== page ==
Green tea halts growth of oral cancer cells

Green tea halts growth of oral cancer cells


New findings confirm that green tea does indeed halt the growth of new oral cancer cells, and breaks down and kills existing oral cancer cells, according to a new study in General Dentistry, the clinical, peer-reviewed journal of the Academy of General Dentistry.

The mouth’s oxygen-rich environment connects to many blood vessels that provide a perfect habitat to house oral cancer cells, and in turn allows the cancerous cells to quickly multiply, explains Eric Z. Shapira, MS, DDS, MAGD, spokesperson for the Academy, an organization of general dentists dedicated to continuing dental education.

Ingesting or swishing with green tea introduces the tea polyphenols to the oral cancer cells which may be present in the mouth. The polyphenols are antioxidants, which work to remove the free radicals (oxidants) that cause mutation of genes, which may lead to cancerous growth. As antioxidants, the green tea polyphenols prevent gene mutations from the actions of the oxidants. In addition, green tea polyphenols are able to cause cell death in cancerous cells without harming the normal cells. They can also inhibit the growth and spread of cancerous cells.

The in vitro study revealed that the green tea polyphenols induce apoptosis, or destruction of cells, in many types of tumor cells, including oral cancer cells. While green tea polyphenols induce programmed cell death in tumor cells, they also induce a mechanism in normal cells for their survival.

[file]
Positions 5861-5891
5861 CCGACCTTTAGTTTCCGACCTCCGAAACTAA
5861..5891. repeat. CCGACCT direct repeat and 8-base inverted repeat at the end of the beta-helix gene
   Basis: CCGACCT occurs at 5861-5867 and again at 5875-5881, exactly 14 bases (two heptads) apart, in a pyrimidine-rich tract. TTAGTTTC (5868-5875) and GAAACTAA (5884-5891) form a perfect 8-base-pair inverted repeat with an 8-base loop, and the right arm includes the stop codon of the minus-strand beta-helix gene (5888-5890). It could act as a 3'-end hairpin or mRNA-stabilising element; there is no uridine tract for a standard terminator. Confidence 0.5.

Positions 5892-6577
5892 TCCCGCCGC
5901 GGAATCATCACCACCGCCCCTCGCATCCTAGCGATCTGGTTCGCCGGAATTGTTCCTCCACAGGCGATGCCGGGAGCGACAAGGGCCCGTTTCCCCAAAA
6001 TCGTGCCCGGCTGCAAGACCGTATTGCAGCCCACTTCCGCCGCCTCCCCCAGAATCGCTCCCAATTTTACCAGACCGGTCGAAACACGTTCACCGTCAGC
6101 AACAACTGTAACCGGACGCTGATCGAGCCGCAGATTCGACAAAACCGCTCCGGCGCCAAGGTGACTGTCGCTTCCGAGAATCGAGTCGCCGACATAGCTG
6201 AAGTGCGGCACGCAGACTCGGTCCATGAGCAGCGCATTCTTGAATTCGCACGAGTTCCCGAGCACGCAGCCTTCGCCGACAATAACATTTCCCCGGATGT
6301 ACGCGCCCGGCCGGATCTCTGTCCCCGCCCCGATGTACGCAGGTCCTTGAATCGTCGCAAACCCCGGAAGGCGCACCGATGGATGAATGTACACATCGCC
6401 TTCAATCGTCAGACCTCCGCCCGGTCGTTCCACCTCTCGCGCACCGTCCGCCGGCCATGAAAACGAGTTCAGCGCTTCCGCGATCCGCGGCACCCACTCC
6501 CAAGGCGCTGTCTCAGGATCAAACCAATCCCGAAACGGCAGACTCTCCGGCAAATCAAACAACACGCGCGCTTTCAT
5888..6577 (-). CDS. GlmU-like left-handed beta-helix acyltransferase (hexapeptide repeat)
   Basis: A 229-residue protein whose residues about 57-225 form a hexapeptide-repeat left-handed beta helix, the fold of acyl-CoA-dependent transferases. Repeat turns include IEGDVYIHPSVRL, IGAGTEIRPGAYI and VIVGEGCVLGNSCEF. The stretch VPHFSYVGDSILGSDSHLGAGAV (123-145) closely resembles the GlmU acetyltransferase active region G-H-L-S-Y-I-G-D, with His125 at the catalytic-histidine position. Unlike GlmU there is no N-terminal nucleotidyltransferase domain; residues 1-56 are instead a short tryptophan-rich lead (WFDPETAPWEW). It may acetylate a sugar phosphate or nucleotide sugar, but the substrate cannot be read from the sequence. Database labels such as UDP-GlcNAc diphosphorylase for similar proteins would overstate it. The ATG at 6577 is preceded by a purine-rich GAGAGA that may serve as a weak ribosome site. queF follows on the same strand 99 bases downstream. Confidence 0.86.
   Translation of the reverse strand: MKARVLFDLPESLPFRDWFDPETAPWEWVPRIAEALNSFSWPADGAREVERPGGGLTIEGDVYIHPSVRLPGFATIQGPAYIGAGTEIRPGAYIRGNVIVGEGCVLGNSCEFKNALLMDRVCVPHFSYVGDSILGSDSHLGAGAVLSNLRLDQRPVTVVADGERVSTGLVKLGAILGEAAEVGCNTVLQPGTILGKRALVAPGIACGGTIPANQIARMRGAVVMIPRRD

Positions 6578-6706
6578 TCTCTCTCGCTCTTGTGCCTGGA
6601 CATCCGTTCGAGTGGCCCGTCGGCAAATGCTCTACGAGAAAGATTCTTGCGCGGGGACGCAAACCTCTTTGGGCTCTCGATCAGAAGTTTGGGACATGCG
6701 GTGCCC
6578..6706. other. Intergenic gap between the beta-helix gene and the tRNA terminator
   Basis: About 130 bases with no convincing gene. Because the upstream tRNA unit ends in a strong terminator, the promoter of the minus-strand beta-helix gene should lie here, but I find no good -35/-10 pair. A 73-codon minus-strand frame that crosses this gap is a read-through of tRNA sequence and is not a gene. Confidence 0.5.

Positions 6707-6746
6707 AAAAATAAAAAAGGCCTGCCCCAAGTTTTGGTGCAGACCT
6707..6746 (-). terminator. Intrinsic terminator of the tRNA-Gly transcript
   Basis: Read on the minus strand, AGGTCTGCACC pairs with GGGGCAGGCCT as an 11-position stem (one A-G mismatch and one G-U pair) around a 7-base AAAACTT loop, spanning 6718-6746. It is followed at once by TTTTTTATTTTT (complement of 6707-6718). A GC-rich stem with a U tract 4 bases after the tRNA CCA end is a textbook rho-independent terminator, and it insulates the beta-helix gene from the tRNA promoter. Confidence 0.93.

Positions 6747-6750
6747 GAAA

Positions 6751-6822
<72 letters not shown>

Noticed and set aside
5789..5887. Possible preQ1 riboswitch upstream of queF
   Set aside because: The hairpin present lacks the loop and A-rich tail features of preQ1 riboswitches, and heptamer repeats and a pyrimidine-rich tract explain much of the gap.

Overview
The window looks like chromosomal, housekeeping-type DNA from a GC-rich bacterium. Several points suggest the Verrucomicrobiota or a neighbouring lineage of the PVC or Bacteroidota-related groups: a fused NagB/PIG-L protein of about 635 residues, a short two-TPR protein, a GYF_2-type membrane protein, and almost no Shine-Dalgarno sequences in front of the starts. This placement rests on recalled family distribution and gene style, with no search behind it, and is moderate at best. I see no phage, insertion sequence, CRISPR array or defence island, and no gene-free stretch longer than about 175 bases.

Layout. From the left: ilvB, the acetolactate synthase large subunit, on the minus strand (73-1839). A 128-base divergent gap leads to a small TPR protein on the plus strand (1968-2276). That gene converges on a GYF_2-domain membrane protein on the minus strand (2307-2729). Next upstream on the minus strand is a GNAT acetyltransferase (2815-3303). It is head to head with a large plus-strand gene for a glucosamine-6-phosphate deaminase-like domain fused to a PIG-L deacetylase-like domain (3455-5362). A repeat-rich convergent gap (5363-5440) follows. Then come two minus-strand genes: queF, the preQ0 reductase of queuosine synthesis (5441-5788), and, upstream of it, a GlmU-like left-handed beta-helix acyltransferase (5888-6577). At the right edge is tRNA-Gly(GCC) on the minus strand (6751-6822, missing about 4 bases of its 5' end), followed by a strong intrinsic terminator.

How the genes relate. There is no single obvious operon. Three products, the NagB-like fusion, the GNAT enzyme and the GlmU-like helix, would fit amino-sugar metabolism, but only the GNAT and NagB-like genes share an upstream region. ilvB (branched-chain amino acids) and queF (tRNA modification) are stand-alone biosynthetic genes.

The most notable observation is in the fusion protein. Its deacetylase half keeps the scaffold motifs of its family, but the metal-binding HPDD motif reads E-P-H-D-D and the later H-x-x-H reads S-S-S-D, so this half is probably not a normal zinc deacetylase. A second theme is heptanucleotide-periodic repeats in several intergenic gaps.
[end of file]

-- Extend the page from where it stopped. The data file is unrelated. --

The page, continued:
For patients, this means that in order to reap green tea’s anticancer benefits, the mouth’s mucous lining must be exposed to four to six cups of green tea a day, explains Stephen Hsu, Ph.D., the lead researcher of the study conducted at the Medical College of Georgia, School of Dentistry. But the tea does not need to be ingested, and a person can choose to rinse and swish the mouth with green tea.

Additional studies may research new ways to add green tea’s chemopreventative powers to vehicles that deliver carcinogens, such as adding green tea leaves to smokeless tobacco to determine how the polyphenols would countereffect tobacco’s negative effects on the oral cavity.

Annually, more than 30,000 patients will be diagnosed with oral cancer with an estimated 7,800 deaths.

Green tea drinking & lower incidence

of oral cancer—a coincidence?

The tea drinking custom is held dear by many Chinese and has been ingrained in China’s history for more than 1,000 years. It is viewed as a natural form of enjoyment and incorporated into everyday life. The tea drinking custom in China lasts from 20 minutes to one hour, allowing the tea to stay in the oral cavity a long time, which allows the maximum impact for chemoprevention. Dr. Hsu believes there is a connection between green tea drinking habits and lower incidence of oral cancers.

Tea facts

l Each year, more than 2.5 million tons of tea is produced, but only 20 percent is green tea.

l Tea is more than 5,000 years old.

l It has been the beverage of choice in China since the 10th century B.C.

l After water, tea is the most consumed beverage worldwide.

l Half the world population drinks tea.

l Green tea leaves are not fermented and contain the highest level of polyphenols.

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